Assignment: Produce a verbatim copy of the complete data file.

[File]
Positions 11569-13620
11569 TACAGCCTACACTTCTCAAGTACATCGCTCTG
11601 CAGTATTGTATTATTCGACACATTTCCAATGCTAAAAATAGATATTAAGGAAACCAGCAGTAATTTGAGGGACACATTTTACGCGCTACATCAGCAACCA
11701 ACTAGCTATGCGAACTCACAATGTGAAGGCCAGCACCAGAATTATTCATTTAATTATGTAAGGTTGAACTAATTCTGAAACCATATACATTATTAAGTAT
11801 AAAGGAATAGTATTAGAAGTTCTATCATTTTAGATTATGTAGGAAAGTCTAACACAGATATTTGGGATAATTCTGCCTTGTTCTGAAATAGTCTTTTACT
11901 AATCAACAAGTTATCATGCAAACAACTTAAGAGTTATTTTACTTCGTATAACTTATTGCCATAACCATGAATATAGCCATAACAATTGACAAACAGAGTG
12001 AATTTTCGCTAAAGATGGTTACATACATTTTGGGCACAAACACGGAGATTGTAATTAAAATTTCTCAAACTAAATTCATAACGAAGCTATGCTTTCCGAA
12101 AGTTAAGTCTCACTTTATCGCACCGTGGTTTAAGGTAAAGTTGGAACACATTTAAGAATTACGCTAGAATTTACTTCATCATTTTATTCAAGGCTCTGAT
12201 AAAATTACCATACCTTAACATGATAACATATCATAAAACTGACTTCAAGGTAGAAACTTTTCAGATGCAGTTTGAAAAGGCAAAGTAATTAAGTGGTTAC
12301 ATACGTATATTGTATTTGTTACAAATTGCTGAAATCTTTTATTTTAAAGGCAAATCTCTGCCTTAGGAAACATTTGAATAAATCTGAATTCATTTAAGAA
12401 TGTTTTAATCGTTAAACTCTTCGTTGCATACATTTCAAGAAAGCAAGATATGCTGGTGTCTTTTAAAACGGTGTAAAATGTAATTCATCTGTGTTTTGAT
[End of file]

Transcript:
Positions 11569-13620
11569 TACAGCCTACACTTCTCAAGTACATCGCTCTG
11601 CAGTATTGTATTATTCGACACATTTCCAATGCTAAAAATAGATATTAAGGAAACCAGCAGTAATTTGAGGGACACATTTTACGCGCTACATCAGCAACCA
11701 ACTAGCTATGCGAACTCACAATGTGAAGGCCAGCACCAGAATTATTCATTTAATTATGTAAGGTTGAACTAATTCTGAAACCATATACATTATTAAGTAT
11801 AAAGGAATAGTATTAGAAGTTCTATCATTTTAGATTATGTAGGAAAGTCTAACACAGATATTTGGGATAATTCTGCCTTGTTCTGAAATAGTCTTTTACT
11901 AATCAACAAGTTATCATGCAAACAACTTAAGAGTTATTTTACTTCGTATAACTTATTGCCATAACCATGAATATAGCCATAACAATTGACAAACAGAGTG
12001 AATTTTCGCTAAAGATGGTTACATACATTTTGGGCACAAACACGGAGATTGTAATTAAAATTTCTCAAACTAAATTCATAACGAAGCTATGCTTTCCGAA
12101 AGTTAAGTCTCACTTTATCGCACCGTGGTTTAAGGTAAAGTTGGAACACATTTAAGAATTACGCTAGAATTTACTTCATCATTTTATTCAAGGCTCTGAT
12201 AAAATTACCATACCTTAACATGATAACATATCATAAAACTGACTTCAAGGTAGAAACTTTTCAGATGCAGTTTGAAAAGGCAAAGTAATTAAGTGGTTAC
12301 ATACGTATATTGTATTTGTTACAAATTGCTGAAATCTTTTATTTTAAAGGCAAATCTCTGCCTTAGGAAACATTTGAATAAATCTGAATTCATTTAAGAA
12401 TGTTTTAATCGTTAAACTCTTCGTTGCATACATTTCAAGAAAGCAAGATATGCTGGTGTCTTTTAAAACGGTGTAAAATGTAATTCATCTGTGTTTTGAT